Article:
Get a Life! Why Pastors Need a Day of Rest

Many of us know our job descriptions and what is expected of us at our place of employment. Few of us have that job description spelled out clearly for us in Scripture. Qualifications of a pastor-shepherd are clearly given in several texts in the Bible.

I don’t know of any pastors who got into the ministry because they thought they would “get rich quick”. I do know a few who got into ministry because they thought they could use their position in a way to control and manipulate people, or just have a career where they don’t exert much effort at all. I’m not speaking to these folks.

Generally, a pastor is someone with a heart for God and a heart for people. It is a person who is dedicated to using their gifts, part-time, bi-vocationally, or full-time, in helping people grow in the grace and knowledge of Jesus Christ. Often these people are burning candles at both ends, and have a pretty good flame going on in the center as well!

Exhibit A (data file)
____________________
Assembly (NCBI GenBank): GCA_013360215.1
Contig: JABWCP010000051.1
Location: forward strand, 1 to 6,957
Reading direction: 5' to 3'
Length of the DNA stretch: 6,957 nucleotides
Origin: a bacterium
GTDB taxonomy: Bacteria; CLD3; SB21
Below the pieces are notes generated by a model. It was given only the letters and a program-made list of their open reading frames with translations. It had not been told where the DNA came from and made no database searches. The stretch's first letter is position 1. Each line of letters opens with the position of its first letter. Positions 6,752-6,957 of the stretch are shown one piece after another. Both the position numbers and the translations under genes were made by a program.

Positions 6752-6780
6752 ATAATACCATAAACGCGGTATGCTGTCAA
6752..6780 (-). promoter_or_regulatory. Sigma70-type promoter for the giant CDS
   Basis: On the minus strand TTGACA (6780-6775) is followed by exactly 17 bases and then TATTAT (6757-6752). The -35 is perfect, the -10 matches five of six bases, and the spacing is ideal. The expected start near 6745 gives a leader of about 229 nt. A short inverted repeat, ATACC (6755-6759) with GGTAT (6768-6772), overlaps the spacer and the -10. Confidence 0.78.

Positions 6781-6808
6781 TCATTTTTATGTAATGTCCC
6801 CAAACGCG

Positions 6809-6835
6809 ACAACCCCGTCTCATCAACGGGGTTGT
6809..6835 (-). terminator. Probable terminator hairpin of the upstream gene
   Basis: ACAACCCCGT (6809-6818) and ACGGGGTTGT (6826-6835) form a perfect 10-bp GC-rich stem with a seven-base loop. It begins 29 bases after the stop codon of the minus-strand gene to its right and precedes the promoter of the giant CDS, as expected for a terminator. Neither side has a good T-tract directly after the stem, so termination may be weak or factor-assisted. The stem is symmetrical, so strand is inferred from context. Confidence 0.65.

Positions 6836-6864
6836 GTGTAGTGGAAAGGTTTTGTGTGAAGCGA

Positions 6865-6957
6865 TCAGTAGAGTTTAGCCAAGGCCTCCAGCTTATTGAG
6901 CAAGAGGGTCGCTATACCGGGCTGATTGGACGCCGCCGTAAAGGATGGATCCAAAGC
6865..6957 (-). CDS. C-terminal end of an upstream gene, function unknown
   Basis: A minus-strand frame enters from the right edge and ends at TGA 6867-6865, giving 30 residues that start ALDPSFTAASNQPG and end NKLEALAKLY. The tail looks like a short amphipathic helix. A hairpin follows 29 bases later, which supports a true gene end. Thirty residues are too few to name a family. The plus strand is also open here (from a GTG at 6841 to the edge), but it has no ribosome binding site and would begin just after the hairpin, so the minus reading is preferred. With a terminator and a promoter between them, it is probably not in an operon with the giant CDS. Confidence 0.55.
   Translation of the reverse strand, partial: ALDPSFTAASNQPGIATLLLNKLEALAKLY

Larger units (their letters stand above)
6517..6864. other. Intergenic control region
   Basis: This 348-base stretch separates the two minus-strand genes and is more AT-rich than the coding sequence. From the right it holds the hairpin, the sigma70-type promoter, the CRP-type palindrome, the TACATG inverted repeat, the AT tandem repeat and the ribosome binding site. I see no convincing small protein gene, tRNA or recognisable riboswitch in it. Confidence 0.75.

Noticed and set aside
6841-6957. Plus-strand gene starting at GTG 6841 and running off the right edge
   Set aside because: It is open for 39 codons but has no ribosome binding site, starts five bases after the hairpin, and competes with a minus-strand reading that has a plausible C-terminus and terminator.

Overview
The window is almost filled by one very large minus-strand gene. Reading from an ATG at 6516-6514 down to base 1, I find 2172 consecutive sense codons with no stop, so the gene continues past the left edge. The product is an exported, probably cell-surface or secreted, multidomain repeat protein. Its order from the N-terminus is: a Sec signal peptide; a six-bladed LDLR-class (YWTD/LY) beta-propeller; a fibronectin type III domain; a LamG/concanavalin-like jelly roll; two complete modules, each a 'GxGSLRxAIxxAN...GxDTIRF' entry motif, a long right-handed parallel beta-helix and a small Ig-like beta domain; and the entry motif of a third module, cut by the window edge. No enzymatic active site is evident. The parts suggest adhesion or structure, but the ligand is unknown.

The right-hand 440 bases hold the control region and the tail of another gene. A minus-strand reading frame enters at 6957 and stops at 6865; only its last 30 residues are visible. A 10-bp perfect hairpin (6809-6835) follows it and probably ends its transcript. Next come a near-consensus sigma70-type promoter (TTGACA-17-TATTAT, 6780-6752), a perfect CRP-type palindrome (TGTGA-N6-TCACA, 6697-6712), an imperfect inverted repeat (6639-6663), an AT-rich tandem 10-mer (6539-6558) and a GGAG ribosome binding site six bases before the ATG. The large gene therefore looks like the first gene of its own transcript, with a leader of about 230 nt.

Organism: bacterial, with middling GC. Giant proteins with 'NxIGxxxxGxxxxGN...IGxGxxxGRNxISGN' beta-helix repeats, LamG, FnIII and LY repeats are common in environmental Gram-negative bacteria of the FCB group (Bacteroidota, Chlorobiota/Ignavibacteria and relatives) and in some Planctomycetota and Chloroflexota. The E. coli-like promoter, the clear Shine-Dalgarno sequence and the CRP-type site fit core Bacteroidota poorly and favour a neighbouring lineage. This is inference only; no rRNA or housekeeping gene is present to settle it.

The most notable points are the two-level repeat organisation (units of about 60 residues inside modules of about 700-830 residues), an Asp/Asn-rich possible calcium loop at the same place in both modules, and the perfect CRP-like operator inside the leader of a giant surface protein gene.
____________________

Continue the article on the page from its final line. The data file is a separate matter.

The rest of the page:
Take a break!

I got to thinking about this because of a short conversation I had with my wife. I was telling her about some struggle I was having in ministry and she just quietly said, “Looks like we’re close to vacation time”. What she meant is that she was noticing that I was just needing to take a break. Even a few days off would be a good place to start. Family time has been dwindling and Pastor Dad is not around as much as he should be. There is a lot packed into her simply true statement!

God speaks to pastors in regard to their family time

We are pretty familiar with the verses that speak to the pastor-shepherd’s family life:

He must manage his own household well, with all dignity keeping his children submissive, for if someone does not know how to manage his own household, how will he care for God’s church? (1Ti 3:4-5 ESV)

What does that mean practically? What exactly might “managing” a household mean? Does it mean taking a day off? What about a regularly scheduled vacation?

Family Life

It’s no secret that pastors and their families suffer tremendously due to the ministry. Sometimes it is the hassles of ministry that cause pastors to suffer, and sometimes they are suffering at their own hand. A quick web search of “statistics pastors and family” revealed some of these startling stats: